Over the past year, this column has dealt with Riemann surfaces, Galois Theory, Direchlet boundary conditions, differential geometry and algebraic topology—topics in higher math that reflect the general intellectual level of our readers. However, every now and then, we have to take several steps back to some pretty basic concepts to help correct an oft-repeated misconception that has become part of the public discourse. These days, we're dealing with a false notion that was started either by people who didn't understand the basic math, or, more likely (and in a more sinister manner), by people who did understand the math but simply twisted and lied about it to advance a political agenda.
Last week, I got a long email from somebody (I'll call him Lance, since he used one of those fake email names that screams "I'm-mad-as-hell-but-not-enough-to-use-my-real-name",) who told me that it was about time that I stop supporting public schools and recognize the future by getting on the charter school bandwagon. According to the emailer (I'm paraphrasing here), charter schools do a better job of educating kids than do real public schools (wrong!); they get by on less money than public schools (wrong-a-dee-wrong-wrong); they have better teachers than public schools (wrong-aronamus rex); and they have administrative staffs that are more streamlined and more efficient (wrong-a-palooza).
He then repeated the rant du jour that not enough money is "getting to the classroom." This was cited when Gov. Doug Ducey pulled his sleight of hand by claiming that he was increasing spending for schools when he was actually decreasing it in one part of the educational budget and shifting the money from one side of the table to the other. Lance and many others have said that, in several school districts, the percentage of money "getting to the classroom" has decreased in the years since the economy crashed. In many cases, that's true, but poor Lance doesn't realize that he's actually making my argument for me.
Let's say that in 2008, a school was getting a certain amount of money. For each $100 it had to spend, $46 of it went to things like buses and bus drivers; maintenance and custodial services; electric, water and gas bills; toilet paper, fuels costs and on and on and on ... and administrative salaries. This means that, put somewhat simplistically, $54 (or 54% of the money) gets to the classroom, mostly in the form of teacher salaries, books and supplies. That 54 percent figure is actually above average for the country; not spectacular, but pretty good.
So, the economy goes bad and the State Legislature, not wanting to go back on campaign promises of cutting taxes for rich people, takes the knife to school budgets, instead. Instead of that $100 it once had, the school now has $90. Those aforementioned expenses aren't going to change, although the costs of those things will inevitably tick upward, even in times of low inflation. You still need buses and bus drivers, toilet paper, electricity and janitors. The expenses stay the same, but suddenly, that $46 eats up 51 percent of the budget, meaning that only 49 percent is getting to the classroom. Nothing has changed, but the ostensibly sacrosanct getting-to-the-classroom percentage is down to a politically disturbing level. That's just one of the reasons why focusing on that percentage is, at the very least, misleading and, more correctly, just plain wrong.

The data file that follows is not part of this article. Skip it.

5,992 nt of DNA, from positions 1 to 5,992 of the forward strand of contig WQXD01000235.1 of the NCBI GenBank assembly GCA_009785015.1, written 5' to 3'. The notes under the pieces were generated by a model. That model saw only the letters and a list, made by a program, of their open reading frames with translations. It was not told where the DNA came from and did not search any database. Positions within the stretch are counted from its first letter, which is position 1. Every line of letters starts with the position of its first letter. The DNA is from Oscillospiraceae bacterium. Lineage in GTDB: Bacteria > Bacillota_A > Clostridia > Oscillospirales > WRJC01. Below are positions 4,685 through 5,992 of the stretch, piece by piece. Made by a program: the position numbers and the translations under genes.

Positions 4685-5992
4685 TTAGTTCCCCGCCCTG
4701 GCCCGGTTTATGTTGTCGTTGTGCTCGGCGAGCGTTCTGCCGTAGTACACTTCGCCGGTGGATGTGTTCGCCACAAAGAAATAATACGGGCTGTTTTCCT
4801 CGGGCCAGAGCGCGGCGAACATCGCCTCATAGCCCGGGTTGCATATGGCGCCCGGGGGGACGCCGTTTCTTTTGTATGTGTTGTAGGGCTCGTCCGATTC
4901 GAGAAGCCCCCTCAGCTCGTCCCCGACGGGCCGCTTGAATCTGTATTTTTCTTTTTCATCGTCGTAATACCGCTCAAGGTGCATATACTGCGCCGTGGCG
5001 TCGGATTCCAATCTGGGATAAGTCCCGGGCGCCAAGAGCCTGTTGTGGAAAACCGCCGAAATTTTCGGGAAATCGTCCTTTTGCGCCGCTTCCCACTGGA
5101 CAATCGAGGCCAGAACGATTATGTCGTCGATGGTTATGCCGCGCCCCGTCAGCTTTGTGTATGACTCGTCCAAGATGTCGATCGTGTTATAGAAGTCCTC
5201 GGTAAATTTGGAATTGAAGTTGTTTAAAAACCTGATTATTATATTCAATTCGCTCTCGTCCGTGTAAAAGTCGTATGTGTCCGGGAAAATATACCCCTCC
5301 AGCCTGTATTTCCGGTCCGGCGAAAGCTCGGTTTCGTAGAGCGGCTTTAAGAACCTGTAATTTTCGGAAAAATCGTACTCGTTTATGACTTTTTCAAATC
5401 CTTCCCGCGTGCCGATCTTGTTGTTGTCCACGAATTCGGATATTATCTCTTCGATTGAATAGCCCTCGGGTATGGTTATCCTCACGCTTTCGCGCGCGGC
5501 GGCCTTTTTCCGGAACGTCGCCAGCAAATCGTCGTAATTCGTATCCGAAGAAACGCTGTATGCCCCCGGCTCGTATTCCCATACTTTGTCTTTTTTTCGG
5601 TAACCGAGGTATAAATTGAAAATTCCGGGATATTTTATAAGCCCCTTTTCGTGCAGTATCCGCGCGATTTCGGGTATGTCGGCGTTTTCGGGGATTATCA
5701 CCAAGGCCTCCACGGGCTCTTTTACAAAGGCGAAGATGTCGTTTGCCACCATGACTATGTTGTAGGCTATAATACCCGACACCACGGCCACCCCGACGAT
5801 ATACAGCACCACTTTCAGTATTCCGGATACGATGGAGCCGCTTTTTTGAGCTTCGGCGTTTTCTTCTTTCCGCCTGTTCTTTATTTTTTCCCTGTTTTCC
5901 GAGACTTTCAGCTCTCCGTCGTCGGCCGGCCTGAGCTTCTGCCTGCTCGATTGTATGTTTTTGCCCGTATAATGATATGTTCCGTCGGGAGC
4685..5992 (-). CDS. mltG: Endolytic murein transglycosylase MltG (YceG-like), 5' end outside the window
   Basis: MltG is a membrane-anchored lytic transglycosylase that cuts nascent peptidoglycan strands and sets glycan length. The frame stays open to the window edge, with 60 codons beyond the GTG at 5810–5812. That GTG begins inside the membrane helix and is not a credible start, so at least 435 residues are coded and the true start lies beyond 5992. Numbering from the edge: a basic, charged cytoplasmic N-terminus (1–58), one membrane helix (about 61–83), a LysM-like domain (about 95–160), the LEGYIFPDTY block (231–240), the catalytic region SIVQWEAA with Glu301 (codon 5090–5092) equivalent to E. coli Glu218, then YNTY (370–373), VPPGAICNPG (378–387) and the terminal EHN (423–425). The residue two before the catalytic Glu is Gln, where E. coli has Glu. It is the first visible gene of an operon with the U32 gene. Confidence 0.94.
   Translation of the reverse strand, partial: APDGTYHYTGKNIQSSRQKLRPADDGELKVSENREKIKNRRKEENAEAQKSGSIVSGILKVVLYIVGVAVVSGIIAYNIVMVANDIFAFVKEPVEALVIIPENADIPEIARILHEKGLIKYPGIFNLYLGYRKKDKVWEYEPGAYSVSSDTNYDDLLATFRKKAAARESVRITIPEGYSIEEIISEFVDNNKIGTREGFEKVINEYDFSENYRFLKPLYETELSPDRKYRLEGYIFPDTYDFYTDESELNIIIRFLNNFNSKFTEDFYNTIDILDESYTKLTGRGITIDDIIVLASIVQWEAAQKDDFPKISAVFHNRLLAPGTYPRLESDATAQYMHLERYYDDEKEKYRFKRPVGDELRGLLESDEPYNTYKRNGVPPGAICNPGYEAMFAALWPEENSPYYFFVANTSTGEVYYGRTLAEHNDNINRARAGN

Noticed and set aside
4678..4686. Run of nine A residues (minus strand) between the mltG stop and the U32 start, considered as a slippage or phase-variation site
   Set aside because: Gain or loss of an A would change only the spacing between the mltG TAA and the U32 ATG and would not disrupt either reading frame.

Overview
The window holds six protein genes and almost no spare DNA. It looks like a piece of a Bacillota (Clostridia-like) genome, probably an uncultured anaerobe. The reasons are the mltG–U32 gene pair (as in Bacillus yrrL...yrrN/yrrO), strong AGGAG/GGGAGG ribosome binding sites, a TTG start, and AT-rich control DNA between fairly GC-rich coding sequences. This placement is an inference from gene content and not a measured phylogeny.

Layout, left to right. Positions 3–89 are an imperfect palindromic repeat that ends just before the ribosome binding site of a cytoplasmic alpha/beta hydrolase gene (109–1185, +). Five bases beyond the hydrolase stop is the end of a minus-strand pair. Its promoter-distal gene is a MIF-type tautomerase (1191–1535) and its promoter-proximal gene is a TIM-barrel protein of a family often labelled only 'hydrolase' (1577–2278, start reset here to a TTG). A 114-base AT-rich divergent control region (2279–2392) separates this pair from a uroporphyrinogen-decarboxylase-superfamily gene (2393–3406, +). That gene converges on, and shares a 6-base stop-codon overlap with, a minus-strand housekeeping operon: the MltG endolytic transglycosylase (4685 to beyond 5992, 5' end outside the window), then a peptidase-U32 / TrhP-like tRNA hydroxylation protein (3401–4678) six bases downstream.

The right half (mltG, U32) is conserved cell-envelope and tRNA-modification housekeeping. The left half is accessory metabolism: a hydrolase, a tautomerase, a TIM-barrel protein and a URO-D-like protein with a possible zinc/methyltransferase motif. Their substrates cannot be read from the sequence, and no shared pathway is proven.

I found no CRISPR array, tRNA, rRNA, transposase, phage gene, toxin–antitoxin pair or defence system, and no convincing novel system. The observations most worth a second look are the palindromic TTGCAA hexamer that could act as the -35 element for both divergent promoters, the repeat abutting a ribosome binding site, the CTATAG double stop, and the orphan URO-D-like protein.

Of course, cuts must be made and, unfortunately, all too often, teachers get cut first. You can cut an administrative position at a school and that could probably save 1.5 teaching positions. Even so, a reduction in funding is almost always going to result in the percentages heading in the wrong direction, at least for a while.
There are certainly districts that are top-heavy in central administration. You can cut 10 or 12 administrative positions and maybe save $1 million, but, spread out over an entire district, that might result in the saving of one teaching position per school. That's making the best of a bad situation, but the overall percentages will still be problematic for some.
Here in Arizona, we have an extra, special case. The voters of Arizona instructed the Legislature to come up with money to at least try to keep up with inflation. As we all know, the Legislature has refused to live up to its constitutional responsibilities for several years now. The courts have ruled that, for just one of those years, the Legislature owes the schools $331 million (and probably owes $1 billion more for other years). Most of that money would go for teacher pay, in one form or another.
The distribution of 301 monies would boost the "going into the classroom" side of the ledger. The illegal withholding of those funds, coupled with the fact that even with salary freezes and cutbacks, some unavoidable costs still go up, serves to tilt the balance away from the classroom.
It is at least disingenuous for Republican lawmakers to gut school spending, including a significant amount that would go into the classroom. and then publicly bemoan the classroom/non-classroom ratio. It's like the kid who kills both of his parents and then begs for mercy because he's all of a sudden an orphan.
You don't get to create the problem and then complain about the problem. Unless you're a Republican Legislator in Arizona.